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Dangerous Books is a small space with a high ceiling.

The aisles are narrow and labyrinthine, and seem to travel farther than the size of the building would permit. The shelves are tall; so tall you need a footstool to reach the higher books. Footstools are always easy to find.

The store only stocks high-quality books, no chaff. The books are not organized by genre, but if you were to accomplish a Fourier transform, re-sorting them into the dusty ghettos of an abandoned megastore, you would find much Science Fiction and very little Romance. Many volumes of Cultural Studies, but few of Business & Management. Heaps of Science & Nature. One Bible.

The back of the store hosts a small reading room, with comfortable chairs and a large, low table. It is said that meetings are held here; it is not said what sort of Clubs might find their home at Dangerous Books. There is no sign on the sidewalk advertising events. There is no bulletin board.

The front of the shop is brighter. Daylight streams in through tall windows. Here there is a cashier’s counter: an altar to Hermes, god of messengers and tricksters and thieves. Some nearly-tame books grace the window display. A small bar in one corner offers hot beverages but few seats; should you desire to get comfortable, you must find your way through the maze to the reading room.

Taking center stage is a massive globe, demarcated not by nation but by bioregion. The mountains and oceans and great rivers of the world are hand-painted and filigreed. The moon orbits on a hidden engine, sized to scale but unnaturally close.

On the walls are framed maps of imaginary territories: Blue Mars, Arrakis, Earthsea. Like an old Explorer’s Club, veterans of epic campaigns reminisce teary-eyed at the sight of the long-lost lands where they gained and lost so much.

Announced in a fine script above the altar of Hermes is a challenge:

“Welcome to Dangerous Books. All books here are known to be Puissant, Arcane, or Memetically Active. They should be used under occult supervision.

Books in the Restricted Section are available for purchase, but first you must unveil the Restricted Section. If you need assistance, please do not ask us.”

Beneath, in hasty block letters, another:

“PLEASE DO NOT FEED THE BOOKS!”

Whenever anyone enters the front door, a small gong peals from a hidden chamber. It pierces the ear at first, but soon melts away into the musty, incense-filled atmosphere. It fades so gradually that you cannot be certain whether it has stopped ringing.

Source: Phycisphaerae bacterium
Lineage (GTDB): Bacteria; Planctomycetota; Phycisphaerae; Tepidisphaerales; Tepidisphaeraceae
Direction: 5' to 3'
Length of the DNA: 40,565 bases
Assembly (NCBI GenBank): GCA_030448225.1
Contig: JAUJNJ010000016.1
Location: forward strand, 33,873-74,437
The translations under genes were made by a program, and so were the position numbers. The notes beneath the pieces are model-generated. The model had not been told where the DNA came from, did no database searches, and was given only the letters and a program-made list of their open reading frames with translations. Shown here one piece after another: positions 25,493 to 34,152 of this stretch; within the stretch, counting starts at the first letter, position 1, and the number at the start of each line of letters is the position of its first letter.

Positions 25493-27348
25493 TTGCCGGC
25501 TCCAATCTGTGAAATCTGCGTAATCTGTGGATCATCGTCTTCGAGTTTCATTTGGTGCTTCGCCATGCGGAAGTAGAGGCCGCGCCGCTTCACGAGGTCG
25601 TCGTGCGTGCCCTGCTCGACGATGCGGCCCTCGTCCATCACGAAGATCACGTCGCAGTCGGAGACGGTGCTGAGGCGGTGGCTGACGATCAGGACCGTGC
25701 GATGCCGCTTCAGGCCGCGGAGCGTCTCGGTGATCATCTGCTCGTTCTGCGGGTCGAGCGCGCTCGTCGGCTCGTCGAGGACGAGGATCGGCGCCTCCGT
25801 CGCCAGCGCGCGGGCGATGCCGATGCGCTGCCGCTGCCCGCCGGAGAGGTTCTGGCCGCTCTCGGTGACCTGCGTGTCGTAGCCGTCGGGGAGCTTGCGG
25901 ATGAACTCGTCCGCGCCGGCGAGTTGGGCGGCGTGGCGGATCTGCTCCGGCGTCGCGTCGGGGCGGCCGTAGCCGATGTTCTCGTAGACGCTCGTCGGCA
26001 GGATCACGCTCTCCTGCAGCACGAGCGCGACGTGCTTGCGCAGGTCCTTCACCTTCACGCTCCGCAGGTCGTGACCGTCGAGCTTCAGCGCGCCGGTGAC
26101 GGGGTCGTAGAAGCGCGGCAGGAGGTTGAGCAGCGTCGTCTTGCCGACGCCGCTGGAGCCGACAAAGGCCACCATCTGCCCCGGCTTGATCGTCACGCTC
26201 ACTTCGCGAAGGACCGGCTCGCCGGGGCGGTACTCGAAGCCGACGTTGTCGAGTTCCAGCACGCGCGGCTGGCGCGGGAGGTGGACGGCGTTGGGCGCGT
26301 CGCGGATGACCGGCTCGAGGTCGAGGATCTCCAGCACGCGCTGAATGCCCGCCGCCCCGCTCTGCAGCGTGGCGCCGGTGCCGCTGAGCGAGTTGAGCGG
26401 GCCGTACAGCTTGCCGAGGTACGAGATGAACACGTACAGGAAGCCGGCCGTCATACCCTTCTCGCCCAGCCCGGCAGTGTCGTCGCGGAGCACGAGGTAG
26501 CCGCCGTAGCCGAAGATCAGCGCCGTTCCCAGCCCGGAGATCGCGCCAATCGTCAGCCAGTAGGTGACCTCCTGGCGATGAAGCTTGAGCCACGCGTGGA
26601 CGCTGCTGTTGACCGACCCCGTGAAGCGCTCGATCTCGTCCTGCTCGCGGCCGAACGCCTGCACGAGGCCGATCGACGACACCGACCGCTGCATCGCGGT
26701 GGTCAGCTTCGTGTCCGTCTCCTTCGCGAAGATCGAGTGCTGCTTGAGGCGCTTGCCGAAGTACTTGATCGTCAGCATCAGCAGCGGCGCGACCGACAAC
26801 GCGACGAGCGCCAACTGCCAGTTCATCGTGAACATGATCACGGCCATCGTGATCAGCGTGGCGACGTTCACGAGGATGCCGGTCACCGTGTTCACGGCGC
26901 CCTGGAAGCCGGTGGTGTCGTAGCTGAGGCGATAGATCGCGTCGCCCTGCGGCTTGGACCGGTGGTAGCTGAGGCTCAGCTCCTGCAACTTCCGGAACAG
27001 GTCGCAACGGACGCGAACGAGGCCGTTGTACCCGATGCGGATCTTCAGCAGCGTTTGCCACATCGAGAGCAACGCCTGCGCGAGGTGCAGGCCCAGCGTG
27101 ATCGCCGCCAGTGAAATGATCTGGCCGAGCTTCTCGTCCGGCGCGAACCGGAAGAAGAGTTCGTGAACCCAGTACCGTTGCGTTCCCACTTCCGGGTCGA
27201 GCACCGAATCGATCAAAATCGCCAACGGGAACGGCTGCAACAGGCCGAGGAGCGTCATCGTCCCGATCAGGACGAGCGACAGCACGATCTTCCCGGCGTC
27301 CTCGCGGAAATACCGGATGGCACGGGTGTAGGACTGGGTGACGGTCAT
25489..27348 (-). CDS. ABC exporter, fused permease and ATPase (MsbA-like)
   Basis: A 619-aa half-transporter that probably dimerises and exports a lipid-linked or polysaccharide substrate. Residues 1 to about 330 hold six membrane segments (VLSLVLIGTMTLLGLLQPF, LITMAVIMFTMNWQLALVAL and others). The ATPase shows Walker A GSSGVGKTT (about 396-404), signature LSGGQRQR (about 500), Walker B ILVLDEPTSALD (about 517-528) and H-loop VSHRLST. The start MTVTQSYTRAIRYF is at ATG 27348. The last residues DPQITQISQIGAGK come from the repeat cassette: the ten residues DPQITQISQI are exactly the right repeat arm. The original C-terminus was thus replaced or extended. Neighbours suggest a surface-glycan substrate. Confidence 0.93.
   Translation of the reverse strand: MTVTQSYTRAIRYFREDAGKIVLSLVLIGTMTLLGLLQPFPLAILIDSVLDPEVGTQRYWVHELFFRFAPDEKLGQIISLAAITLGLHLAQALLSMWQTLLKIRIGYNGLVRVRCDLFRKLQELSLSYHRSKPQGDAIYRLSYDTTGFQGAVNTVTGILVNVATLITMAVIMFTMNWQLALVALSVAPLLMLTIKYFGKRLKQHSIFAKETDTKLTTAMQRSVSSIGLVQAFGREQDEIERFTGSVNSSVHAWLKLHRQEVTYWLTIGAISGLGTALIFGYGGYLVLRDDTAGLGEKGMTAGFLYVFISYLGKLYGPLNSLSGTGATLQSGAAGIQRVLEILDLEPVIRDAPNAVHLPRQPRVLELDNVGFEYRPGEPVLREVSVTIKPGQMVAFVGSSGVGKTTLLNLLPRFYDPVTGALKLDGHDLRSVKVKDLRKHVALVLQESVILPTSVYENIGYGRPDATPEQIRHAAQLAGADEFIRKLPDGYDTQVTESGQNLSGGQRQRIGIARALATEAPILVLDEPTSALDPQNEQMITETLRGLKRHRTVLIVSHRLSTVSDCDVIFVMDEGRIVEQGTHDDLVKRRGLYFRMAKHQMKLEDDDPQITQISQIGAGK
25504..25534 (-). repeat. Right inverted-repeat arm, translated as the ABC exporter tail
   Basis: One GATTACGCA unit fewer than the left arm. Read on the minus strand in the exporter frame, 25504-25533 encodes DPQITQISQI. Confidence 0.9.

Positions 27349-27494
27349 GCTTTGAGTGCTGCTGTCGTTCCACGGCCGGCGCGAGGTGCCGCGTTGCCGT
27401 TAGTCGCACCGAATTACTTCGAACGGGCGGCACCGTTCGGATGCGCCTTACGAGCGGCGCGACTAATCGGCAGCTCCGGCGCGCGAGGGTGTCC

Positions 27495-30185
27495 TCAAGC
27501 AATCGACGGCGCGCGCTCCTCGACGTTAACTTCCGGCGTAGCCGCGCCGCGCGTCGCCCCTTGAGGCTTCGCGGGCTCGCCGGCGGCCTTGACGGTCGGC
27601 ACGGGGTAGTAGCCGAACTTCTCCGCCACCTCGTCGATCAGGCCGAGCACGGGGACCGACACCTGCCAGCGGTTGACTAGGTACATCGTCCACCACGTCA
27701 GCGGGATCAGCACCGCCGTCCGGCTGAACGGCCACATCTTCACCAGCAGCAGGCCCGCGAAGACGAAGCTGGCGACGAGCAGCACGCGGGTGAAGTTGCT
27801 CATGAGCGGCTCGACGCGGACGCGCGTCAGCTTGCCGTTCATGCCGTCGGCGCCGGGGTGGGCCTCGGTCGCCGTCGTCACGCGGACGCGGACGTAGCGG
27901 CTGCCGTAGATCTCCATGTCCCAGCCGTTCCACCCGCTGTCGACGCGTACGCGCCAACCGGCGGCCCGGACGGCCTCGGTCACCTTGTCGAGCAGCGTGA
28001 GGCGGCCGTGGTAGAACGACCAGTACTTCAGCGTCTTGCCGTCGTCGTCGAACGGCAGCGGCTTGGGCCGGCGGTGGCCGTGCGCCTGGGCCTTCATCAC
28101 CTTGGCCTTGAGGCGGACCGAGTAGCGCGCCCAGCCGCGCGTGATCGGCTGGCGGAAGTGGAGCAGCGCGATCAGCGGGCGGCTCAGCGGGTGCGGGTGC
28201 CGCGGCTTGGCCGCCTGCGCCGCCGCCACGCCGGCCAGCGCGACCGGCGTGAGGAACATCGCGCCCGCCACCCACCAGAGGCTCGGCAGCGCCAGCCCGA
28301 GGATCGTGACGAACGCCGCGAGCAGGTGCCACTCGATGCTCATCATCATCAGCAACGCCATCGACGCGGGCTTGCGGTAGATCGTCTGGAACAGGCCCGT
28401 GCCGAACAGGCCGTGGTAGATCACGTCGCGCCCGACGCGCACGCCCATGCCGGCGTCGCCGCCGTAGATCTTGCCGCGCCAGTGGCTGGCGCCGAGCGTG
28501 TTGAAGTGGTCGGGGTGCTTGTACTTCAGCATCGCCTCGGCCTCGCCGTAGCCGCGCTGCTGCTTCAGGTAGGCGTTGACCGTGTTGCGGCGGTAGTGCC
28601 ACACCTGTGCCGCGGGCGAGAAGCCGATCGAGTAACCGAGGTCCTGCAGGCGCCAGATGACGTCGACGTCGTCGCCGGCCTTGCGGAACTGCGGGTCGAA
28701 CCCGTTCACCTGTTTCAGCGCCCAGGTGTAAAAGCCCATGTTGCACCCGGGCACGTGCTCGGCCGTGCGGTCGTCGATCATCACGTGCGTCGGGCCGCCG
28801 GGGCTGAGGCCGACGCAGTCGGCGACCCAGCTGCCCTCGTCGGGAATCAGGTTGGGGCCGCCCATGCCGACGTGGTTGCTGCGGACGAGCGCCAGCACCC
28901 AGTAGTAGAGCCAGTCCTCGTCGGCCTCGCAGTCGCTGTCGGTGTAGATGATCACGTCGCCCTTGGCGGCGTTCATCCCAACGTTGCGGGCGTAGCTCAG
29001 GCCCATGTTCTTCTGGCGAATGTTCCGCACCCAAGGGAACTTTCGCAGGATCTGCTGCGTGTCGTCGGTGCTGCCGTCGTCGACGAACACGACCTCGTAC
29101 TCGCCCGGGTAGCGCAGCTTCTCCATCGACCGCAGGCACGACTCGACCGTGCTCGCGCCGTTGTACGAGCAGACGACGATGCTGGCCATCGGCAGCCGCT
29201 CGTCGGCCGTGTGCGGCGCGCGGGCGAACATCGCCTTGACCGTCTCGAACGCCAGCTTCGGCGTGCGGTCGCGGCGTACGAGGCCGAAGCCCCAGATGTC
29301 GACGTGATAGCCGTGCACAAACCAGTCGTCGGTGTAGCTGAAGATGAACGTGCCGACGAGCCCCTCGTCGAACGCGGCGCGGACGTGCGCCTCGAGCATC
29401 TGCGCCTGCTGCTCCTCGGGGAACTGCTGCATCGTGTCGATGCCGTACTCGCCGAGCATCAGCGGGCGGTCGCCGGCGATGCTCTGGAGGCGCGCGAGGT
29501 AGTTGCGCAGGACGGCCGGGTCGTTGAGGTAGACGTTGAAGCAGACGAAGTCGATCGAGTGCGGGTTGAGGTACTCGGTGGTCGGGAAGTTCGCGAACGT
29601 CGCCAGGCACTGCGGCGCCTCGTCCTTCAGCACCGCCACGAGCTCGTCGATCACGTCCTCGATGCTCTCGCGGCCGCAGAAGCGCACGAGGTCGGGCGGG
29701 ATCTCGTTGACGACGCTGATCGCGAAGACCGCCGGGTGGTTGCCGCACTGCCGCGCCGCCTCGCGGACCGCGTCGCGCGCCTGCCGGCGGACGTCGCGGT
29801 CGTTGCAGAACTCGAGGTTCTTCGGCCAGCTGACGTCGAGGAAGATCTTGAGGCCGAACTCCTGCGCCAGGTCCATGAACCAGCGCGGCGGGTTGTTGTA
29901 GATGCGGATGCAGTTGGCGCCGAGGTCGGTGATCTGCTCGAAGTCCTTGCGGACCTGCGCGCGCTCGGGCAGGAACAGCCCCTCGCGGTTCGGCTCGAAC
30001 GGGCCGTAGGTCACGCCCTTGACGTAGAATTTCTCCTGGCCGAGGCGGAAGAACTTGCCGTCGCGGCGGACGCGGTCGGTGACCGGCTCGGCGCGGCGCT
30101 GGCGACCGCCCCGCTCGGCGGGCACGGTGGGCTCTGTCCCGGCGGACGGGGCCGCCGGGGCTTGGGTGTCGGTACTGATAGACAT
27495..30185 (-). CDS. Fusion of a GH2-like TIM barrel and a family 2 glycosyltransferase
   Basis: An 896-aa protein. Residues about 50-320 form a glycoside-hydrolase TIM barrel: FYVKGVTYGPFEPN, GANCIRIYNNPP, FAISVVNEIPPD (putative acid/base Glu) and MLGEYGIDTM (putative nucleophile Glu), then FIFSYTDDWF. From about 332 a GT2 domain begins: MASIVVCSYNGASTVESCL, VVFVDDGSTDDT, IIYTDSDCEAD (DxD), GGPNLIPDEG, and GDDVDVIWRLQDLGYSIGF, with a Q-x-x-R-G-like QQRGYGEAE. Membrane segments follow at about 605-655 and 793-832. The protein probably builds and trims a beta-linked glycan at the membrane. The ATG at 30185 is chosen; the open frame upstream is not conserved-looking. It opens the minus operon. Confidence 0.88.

If you were to spend your time here, to find your home amongst the tomes, to curl up catlike in the reading room and stretching sink your claws into the closest stack of books, you would sense a conspiracy within their pages. A thread runs through the shelves, a message repeated endlessly in different ciphers. A Rosetta stone in a thousand volumes.

One book tells the future history of a monastery of science. Another stars a relentless monstrosity, determined to climb out of the book and inhabit the body of the reader. A third describes a mystery of libraries, an encrypted puzzle distributed across the shelves of the whole world.

The books whisper of a secret society.

“Come with us”, they say, “come away, to the Place for People Who Still Read Books. We can be together there.”

If, like so many others, you get lost in Dangerous Books, and if you stay lost long enough, if you display no concern for your orientation, if you ignore your appointments and timetables and chores to wander the twists and turns of plot and phrase, you will – eventually – stumble on the Restricted Section.

A suitable amount of omens and disclaimers encrust the archway, such that you must bow your head to gain entry. The alcove is small, candlelit, and, crucially, deserted. Here you can find any book you imagine: the most obscure, arcane, risque, terrifying, revealing, demanding books, prestigious or notorious, substantial or slim. Books never published. Books not yet written.

What do you seek here?

What do you find?


What books do you find? You can respond to this email to let me know. Thanks for reading.

– Max

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